“Those of us placed in a position of leadership must be prepared to grasp the nettle If we unite in doing so, and if, in addition, we set a worthy example and a marat on pace in probity, unselfishness, and self-sacrifice, the people will follow, all too readily, in our footsteps.” — Obafemi Awolowo
Very few people have succeeded in imprinting their footprints on the sands of time and indeed even fewer have legacies which continue to have strong impacts on human lives, irrespective of the passage of time. Indeed, the legacies of the heroes of the past speak for them in Nigeria’s present political system. Obafemi Awolowo is one such person whose life and personality would remain indelible in the heart of Nigerians.
Born on March 6, 1909, in Ikenne local government area of Ogun state, into the family of Shopolu and Efunyela Awolowo, Awo was a Nigerian nationalist and statesman who played a pivotal role in Nigeria’s independence movement, the first and second republics and the Nigerian civil war of 1967.
He was the first premier of the western region under Nigeria’s parliamentary system. As an activist, he fought with unwavering dedication and commitment for the freedom and justice for the African people, Nigeria in particular.
He started his career, as a nationalist in the Nigerian Youth Movement (NYM), and rose to become western provincial secretary. Awolowo was responsible for much of the progressive social legislation that has made Nigeria a modern nation.
JACK OF MANY TRADES
Although he wanted to be a lawyer, his entrepreneurial spirit and the need to make ends meet made him engage in a number of menial jobs. At age 7, he lost his father and this halted his education for a while. He had to fend for himself at that tender age. In order to achieve this, he worked at various times as a houseboy, a water-carrier, a firewood seller, and much later as a journalist, teacher, clerk, moneylender, taxi driver, produce broker.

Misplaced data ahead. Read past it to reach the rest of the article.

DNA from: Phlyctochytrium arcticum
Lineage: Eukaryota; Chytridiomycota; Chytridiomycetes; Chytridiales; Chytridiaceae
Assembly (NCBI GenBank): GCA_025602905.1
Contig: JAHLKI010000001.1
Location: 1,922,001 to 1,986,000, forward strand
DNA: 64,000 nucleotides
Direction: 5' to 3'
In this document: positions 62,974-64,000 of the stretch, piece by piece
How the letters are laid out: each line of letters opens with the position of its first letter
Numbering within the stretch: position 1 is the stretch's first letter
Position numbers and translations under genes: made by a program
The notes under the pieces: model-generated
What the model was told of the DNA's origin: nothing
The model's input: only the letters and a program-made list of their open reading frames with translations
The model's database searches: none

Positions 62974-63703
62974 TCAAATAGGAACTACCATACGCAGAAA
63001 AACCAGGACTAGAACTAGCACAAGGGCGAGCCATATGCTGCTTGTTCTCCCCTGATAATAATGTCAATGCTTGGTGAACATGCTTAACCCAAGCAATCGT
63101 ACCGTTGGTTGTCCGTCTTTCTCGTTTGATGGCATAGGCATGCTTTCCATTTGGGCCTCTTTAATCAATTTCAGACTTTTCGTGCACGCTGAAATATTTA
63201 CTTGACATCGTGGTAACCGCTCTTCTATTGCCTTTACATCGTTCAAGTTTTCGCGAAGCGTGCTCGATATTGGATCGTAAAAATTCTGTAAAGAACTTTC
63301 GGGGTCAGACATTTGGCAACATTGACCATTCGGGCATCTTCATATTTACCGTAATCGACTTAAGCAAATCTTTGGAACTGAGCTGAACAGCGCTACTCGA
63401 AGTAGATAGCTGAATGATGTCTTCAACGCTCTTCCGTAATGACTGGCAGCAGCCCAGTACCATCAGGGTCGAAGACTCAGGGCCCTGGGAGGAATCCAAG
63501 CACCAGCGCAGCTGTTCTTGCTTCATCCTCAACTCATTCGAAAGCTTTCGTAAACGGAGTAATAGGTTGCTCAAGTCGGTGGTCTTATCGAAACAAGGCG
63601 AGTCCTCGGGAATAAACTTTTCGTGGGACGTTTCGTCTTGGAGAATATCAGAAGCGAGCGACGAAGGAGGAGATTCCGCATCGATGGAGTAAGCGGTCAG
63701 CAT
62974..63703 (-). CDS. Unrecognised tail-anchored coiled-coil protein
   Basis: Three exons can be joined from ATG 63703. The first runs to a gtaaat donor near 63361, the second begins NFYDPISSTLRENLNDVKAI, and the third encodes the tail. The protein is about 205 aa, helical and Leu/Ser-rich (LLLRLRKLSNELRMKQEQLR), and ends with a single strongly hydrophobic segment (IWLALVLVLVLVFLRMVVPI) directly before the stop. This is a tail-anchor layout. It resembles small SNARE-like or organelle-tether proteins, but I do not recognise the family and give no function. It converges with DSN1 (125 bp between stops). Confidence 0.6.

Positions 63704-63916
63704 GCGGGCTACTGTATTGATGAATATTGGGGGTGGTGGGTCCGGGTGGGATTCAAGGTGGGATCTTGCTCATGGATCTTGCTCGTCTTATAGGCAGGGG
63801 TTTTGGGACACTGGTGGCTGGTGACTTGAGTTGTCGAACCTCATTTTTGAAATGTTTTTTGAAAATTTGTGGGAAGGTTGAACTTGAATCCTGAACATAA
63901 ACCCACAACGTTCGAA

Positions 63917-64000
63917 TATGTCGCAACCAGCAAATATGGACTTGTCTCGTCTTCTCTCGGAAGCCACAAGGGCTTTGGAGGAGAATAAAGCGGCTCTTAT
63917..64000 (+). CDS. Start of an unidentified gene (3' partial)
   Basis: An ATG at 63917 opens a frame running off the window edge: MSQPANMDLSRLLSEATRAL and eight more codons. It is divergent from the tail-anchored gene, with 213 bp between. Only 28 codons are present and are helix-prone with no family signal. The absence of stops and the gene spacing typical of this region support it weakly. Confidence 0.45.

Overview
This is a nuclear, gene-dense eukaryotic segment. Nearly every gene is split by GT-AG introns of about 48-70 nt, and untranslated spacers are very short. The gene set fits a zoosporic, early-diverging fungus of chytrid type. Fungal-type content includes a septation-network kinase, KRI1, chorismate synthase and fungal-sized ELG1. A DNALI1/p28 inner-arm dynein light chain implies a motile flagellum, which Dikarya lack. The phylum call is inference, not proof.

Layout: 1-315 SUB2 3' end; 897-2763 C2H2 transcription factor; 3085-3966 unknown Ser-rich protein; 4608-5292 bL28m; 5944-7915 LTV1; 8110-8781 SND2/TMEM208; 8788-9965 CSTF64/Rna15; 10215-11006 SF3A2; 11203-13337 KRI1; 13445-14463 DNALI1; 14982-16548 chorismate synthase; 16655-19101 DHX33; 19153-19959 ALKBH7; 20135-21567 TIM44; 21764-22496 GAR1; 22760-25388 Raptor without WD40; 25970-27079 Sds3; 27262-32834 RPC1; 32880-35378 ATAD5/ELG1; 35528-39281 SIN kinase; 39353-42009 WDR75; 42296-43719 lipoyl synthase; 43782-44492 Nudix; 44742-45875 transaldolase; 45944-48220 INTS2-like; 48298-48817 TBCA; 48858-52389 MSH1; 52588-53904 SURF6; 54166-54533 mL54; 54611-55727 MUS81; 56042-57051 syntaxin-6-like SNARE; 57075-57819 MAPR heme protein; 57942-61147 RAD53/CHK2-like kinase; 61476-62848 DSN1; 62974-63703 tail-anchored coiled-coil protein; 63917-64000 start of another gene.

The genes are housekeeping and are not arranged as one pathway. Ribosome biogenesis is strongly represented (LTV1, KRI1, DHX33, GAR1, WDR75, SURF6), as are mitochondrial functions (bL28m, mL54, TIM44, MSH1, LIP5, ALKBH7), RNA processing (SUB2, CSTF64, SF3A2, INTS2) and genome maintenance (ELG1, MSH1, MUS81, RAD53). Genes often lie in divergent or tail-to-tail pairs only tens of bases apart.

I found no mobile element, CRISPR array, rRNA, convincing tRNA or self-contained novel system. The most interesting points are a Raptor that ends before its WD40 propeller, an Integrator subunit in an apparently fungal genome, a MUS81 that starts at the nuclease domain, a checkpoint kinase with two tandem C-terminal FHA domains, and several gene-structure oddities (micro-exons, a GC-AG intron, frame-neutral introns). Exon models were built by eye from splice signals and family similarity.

Despite his interest in business, Awolowo wanted to continue his formal education. In 1944, he completed a University of London correspondence course for the bachelor of commerce degree. His greatest ambition, however, was to study law, which he undertook in London from 1944 to 1946, when he was called to the bar. Returning to Nigeria in 1947, he developed a thriving practice as a barrister in Ibadan.
GRUDGE WITH AKINTOLA OVER HIS INCARCERATION
As head of the Action Group, he led demands for a federal constitution, which was introduced in the 1954 Lyttleton Constitution, following primarily the model proposed by the western region delegation led by him. As premier, he proved to be and was viewed as a man of vision and a dynamic administrator.
From the eve of independence, he led the Action Group as the leader of the opposition in the federal parliament, leaving Samuel Ladoke Akintola as the western region premier. Serious disagreements between Awolowo and Akintola on how to run the western region led the latter to form an alliance with the Tafawa Balewa-led NPC federal government. A constitutional crisis led to the declaration of a state of emergency in the western region, eventually resulting in a widespread breakdown of law and order.
Akintola’s followers, angered at their exclusion from power, formed the Nigerian National Democratic Party (NNDP) under Akintola’s leadership. Having previously suspended the elected western regional assembly, the federal government then reconstituted the body after manoeuvres that brought Akintola’s NNDP into power without an election. Shortly afterwards, in 1963 Awolowo and several disciples were found guilty of conspiring to overthrow the Nigerian government. He was arrested, charged, convicted of treason and sentenced to a term of ten years in jail for conspiring with the Ghanaian authorities under Kwame Nkrumah to overthrow the federal government.
However, in 1966, an attempted coup d’etat led to the suspension of the Nigerian federal constitution and the empowerment of a military government which promised a new constitution. Later, in 1966, he was released from prison and the following year was invited to join the federal military government as federal commissioner of finance and as vice chairman of the federal executive council.